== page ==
Original, meta and heart-achingly funny, this Charlie Kaufman spiral into writing madness is pitched so brilliantly even I perhaps shouldn’t use the word pitched. It’s crazy at times, always smart and layered and pangs with an emotional current of regrets and thought processes.
Screenwriter Charlie Kaufman; yes the real wiz behind ‘Being John Malkovich’ is taken by a book titled ‘The Orchid Thief’. Kaufman (Nicholas Cage) wants to do something different and Susan Orlean’s (Meryl Streep) writing entrances him but also frustrates him as he struggles to structure a script. To make it worse his brother Donald (Nicholas Cage again) is following script bible measures and McKee rules to finish a script before Charlie. This isn’t even covering the story we see of Orlean spending time with real orchid thief John Laroche (Chris Cooper) to fill out her story.
As the above and probably poorly written plot summary above demonstrates, this movie is layered and flits between different stories yet every point and every character feels fleshed out and there’s comedy to be found at nearly every crossroads. The characters are fantastic and the whole split screen trick to get Cage in twice never looks hammy, in fact Cage makes Donald and Charlie seem alive that you forget it’s Cage both times. The whole flower angle is an interesting path in itself as Kaufman himself says; there’s never been a film about flowers! This movie is less about that though then the tough tangle of love and pain in writing and romance which is utterly believable and clever.
Charlie Kaufman, the real one this time, is brilliant and this film demonstrates that. After a madcap idea with stepping into Malkovich’s mind, he returned to conjure up a meta idea on writing processes and what the writer goes through, so much so that voice-overs even comment on him going back to write as he goes back to write. This film is scripted so well, even in the stranger more typical Hollywood moments like car crashes and swamp hideouts, there’s always an absurd Kaufman twang to goings on.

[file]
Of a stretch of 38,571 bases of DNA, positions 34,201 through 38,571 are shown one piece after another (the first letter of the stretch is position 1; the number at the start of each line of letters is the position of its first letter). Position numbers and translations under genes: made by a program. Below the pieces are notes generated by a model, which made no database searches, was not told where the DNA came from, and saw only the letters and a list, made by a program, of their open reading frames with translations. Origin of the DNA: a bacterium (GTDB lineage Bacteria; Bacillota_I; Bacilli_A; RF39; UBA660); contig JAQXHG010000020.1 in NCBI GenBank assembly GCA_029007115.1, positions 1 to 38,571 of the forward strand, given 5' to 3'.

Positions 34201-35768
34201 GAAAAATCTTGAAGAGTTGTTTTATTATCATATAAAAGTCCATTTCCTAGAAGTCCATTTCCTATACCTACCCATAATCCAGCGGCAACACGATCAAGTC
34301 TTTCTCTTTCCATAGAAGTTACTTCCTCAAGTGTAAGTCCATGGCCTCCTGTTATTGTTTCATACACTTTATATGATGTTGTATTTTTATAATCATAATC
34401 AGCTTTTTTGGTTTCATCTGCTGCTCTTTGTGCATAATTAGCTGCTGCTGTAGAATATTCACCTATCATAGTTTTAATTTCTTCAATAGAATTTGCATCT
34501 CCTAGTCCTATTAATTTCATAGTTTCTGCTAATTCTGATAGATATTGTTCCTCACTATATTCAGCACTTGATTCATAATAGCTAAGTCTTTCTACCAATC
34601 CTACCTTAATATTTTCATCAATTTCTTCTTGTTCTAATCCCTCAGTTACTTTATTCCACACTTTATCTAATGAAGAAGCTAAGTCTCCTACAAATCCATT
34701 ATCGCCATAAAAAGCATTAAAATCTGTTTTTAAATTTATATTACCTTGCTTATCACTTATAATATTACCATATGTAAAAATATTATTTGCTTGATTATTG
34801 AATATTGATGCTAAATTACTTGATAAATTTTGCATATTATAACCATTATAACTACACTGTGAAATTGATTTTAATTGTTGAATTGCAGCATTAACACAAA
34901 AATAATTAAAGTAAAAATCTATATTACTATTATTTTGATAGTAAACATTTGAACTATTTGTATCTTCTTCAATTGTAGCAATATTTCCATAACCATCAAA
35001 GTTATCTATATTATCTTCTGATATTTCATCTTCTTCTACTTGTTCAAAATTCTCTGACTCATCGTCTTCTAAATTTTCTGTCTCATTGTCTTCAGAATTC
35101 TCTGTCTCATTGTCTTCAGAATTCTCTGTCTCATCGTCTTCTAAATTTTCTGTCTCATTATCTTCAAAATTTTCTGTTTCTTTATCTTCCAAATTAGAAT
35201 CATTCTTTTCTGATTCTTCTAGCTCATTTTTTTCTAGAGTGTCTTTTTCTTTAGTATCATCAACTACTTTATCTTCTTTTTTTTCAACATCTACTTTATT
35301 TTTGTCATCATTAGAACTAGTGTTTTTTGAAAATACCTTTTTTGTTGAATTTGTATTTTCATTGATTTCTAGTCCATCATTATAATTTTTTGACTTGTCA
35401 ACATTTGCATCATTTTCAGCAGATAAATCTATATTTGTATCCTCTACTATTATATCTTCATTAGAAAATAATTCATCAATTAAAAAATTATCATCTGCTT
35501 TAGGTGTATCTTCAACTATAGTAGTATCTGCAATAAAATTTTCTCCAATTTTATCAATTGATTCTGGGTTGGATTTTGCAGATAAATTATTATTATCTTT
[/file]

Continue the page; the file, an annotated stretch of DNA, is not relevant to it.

Spike Jonze returns to direct and because of this resuming of the pair, we get a couple of fun moments where we see Charlie on the set of ‘Being John Malkovich’ either being unrecognised or left to stare as John Cusack and Malkovich do their thing. This backstage inclusion adds another layer of intrigue and reality to this barmy feature as we begin out journey into connecting to Charlie and following his turmoil in not knowing how to write a draft for this flower/porn/drug book by Orlean. Jonze directs with a detail as if knowing how to best capture Kaufman’s surreal tone and along with the birth of time we get unique qualities to the film that hover on anger, love, laughs and experiments of writing itself.
Nicholas Cage, both times, is a treat to watch, his staring eyes or widened grin aren’t the typical prominence as he retreats for a more engaging duo performance. Charlie is sweaty and stressed, his eagerness to write tainted by the fear of doing something new and that his brother following rules is doing more than him. Donald is laid-back, goofy yet smooth and the delivery of his lines about what he’s including in his thriller idea are done so comically. Meryl Streep gives Streep for the beginning as we see Susan Orlean as a normal author but then in the perhaps messier third act, she becomes more funny and deranged as she teams up with John. Chris Cooper manages to make a toothless villain less than that, he has brains, a tangible back-story and a comic touch as he makes his way into Charlie’s story, a deserved Oscar win I must say.
Adaptation does survive in life and even for non-writers I’m sure the dizzying brilliance of the mad structure is more than enough to entertain. Performances and screenplay are both accomplished and different making this movie an unpredictable fun trip.